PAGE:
The historical dice are loaded

Peter Brimelow begins his book Alien Nation by calling current immigration policy “Hitler’s posthumous revenge” on America. The war against the Nazis, he says, left the U.S. political elite “passionately concerned to cleanse itself from all taints of racism or xenophobia.” Now it appears, from a new book called Camelot and the Cultural Revolution: How the Assassination of John F. Kennedy Shattered American Liberalism, that what brought on the messianic antiracism that transformed American politics was instead Kennedy’s assassination—or rather, its interpretation as the result of the bigotry, intolerance, and hate supposedly endemic in America and not as the work of the communist with close personal ties to the Soviet Union who actually carried it out.

So far as I’m concerned, both theories are wrong. People today think it’s really smart to emphasize the radical contingency of historical events, but sometimes events are not all that contingent. Great moral transformations correspond to fundamental changes in forms of social cooperation. If how life is carried on changes moral standards will change correspondingly. If one event doesn’t provide an occasion for making the change official and organizing to carry it through comprehensively something else will do the trick.

Social institutions have been getting more and more rationalized on technological and industrial lines. That’s been going on for at least a couple hundred years. At the end of that process the only authorities still considered rational are money and markets, laws and bureaucratic regulations, and private tastes and whims. Under such circumstances ethnic, cultural, sexual and religious ties and distinctions come to seem simply irrational and therefore weird and evil. They gum up the smooth operation of the system and make life harder for the people who run things. They make no sense, so who knows where they might lead? Better to get rid of them. That being so, what difference does it make whether it’s Hitler or segregation or the horrors of the ’50s suburban lifestyle that provides the excuse for sweeping away pre-60s America?

27 thoughts on “The historical dice are loaded”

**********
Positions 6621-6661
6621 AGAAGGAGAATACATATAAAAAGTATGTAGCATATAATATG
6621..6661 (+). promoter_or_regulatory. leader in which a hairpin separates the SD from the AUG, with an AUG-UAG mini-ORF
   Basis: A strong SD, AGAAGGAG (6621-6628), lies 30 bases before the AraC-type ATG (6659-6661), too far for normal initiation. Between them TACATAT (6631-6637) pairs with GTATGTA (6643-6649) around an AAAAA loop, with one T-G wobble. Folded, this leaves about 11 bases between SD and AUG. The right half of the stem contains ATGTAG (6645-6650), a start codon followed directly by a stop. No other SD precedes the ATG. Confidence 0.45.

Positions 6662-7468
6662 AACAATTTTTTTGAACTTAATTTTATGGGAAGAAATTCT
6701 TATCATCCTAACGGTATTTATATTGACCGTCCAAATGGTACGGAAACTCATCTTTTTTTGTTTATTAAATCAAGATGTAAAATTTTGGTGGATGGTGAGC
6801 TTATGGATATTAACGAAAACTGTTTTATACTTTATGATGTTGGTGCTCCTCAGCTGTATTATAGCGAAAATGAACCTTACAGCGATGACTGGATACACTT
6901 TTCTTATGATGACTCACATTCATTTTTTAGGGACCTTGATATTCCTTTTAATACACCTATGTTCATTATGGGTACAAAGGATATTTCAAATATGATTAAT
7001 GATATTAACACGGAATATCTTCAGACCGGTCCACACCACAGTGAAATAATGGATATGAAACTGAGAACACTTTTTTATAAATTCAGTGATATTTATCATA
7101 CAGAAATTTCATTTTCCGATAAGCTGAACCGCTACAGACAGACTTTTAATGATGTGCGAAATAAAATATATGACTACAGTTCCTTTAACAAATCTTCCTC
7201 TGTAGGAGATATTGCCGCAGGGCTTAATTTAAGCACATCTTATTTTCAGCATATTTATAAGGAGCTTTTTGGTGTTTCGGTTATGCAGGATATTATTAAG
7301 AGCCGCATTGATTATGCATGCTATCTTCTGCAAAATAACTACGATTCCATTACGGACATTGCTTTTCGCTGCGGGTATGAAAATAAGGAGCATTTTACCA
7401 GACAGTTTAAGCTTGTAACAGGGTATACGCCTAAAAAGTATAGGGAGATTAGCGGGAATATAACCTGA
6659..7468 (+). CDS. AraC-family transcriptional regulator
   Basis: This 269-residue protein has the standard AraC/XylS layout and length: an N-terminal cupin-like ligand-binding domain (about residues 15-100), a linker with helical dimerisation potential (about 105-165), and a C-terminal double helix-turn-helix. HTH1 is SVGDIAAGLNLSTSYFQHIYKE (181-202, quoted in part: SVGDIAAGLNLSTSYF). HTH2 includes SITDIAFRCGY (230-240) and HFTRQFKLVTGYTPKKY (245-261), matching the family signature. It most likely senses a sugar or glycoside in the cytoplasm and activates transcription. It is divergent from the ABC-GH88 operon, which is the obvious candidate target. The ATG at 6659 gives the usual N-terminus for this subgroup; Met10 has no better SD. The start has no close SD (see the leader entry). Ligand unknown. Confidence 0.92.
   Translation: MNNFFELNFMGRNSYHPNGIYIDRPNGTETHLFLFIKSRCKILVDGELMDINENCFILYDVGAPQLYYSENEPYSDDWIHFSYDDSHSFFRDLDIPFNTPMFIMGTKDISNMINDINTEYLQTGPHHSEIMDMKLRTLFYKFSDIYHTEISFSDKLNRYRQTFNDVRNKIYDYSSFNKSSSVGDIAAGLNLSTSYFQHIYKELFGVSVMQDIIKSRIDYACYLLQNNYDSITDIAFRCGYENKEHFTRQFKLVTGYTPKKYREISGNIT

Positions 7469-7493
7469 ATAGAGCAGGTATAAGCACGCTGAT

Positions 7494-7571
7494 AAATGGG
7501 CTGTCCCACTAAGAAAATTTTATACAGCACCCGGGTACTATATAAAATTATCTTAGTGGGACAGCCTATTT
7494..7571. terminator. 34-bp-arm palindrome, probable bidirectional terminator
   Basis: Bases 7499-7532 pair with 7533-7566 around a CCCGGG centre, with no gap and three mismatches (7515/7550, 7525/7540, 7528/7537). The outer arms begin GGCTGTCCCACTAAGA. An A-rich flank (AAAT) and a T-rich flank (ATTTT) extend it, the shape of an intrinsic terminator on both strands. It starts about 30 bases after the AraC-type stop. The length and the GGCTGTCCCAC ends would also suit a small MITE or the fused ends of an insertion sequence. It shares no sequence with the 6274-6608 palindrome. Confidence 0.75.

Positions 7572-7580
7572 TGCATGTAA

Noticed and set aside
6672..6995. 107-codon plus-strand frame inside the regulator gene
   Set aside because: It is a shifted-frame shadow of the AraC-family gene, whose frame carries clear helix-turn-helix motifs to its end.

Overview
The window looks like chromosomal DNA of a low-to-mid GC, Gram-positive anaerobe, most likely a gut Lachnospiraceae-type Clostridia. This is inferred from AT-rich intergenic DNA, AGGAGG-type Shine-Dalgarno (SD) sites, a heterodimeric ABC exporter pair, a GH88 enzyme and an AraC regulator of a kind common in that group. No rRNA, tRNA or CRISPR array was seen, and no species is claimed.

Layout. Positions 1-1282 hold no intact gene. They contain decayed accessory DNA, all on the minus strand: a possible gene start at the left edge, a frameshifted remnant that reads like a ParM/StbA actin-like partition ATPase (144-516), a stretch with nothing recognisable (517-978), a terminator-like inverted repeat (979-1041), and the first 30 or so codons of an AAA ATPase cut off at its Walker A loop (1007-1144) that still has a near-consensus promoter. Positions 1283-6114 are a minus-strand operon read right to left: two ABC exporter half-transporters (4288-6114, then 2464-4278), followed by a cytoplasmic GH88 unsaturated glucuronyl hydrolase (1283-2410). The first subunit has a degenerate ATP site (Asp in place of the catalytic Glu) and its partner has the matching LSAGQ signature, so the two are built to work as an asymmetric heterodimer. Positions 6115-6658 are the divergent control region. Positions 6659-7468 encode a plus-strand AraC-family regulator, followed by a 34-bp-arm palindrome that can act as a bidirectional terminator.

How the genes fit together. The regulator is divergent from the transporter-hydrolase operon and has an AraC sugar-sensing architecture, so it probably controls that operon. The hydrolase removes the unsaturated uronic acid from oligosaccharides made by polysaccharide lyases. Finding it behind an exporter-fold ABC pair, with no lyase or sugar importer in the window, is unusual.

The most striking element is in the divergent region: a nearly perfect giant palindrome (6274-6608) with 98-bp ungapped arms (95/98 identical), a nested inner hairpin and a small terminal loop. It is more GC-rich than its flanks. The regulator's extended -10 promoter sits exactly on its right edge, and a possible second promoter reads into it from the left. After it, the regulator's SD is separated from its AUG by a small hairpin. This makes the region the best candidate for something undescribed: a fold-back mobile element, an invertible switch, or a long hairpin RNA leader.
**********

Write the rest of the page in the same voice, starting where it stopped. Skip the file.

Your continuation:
1. If society is getting more rational…
    Then why the decline of marriage? Marriage is a civilizing—and rationalizing—institution that acts upon the chaotic and biological world of human mating. We seem to have evolved an organic hook-up culture to replace it. (While marriage itself becomes more rationalized, I admit, with family courts and child support payments, etc.)

    • Who lives without folly is not so wise as he thinks
      If social institutions become fully rationalized on neutral market and bureaucratic principles then whatever can’t go that route, like sex, becomes (in the words of the post) private taste and whim. You can’t make it purely rational so reason and sociality don’t apply at all.

      Rem tene, verba sequentur.

    • Rationalistic, not rational
      Thrasymachus: Then why the decline of marriage?

      Because marriage has become more rationalistic. It’s considered a voluntary contract between two parties which is undertaken in order to serve their interests and can be nullified at any time when it no longer does so.

  2. I’m reminded of something
    I’m reminded of something T.E. Hulme wrote:

    What was the positive principle behind all the other principles of ’89? I am talking here of the revolution in as far as it was an idea; I leave out material causes-they only produce the forces. The barriers which could easily have resisted or guided these forces had previously been rotted away by ideas. This always seems to be the case in successful changes; the privileged class is beaten only when it has lost faith in itself, when it has itself been penetrated with the very ideas which are working against it.

  3. “Radical contingency” vs. “fundamental changes”…
    …is a false dichotomy. Even if “[g]reat moral transformations correspond to fundamental changes in forms of social cooperation” as you say, it’s not determined just how or when those changes will occur, be temporarily reversed, etc., especially over a time range of only a few decades. It’s not “radical contingency” to suggest that (to take Brimelow’s example) US immigration policy would have followed a different course were it not for World War II. I’m not defending Brimelow’s claim, nor the one about Kennedy. It’s just that your attributing such fine-grained deterministic power to “fundamental changes in forms of social cooperation” is reminiscent of what used to be called “vulgar Marxism”—but with “forms of social cooperation” replacing Marx’s “relations of production” as the infrastructure and “morality” replacing “ideology” as the superstructure. The “vulgar” part meant specifically the idea that you could apply your understanding of such broad historical forces to explain the headlines of today’s (or yesterday’s) newspapers.

    Just because the historical dice are loaded doesn’t mean you can predict when they’ll come up craps.

    • I have to confesss that I
      I have to confesss that I had a similar thought when I read this entry. “Why should I be forced to choose between the two views?”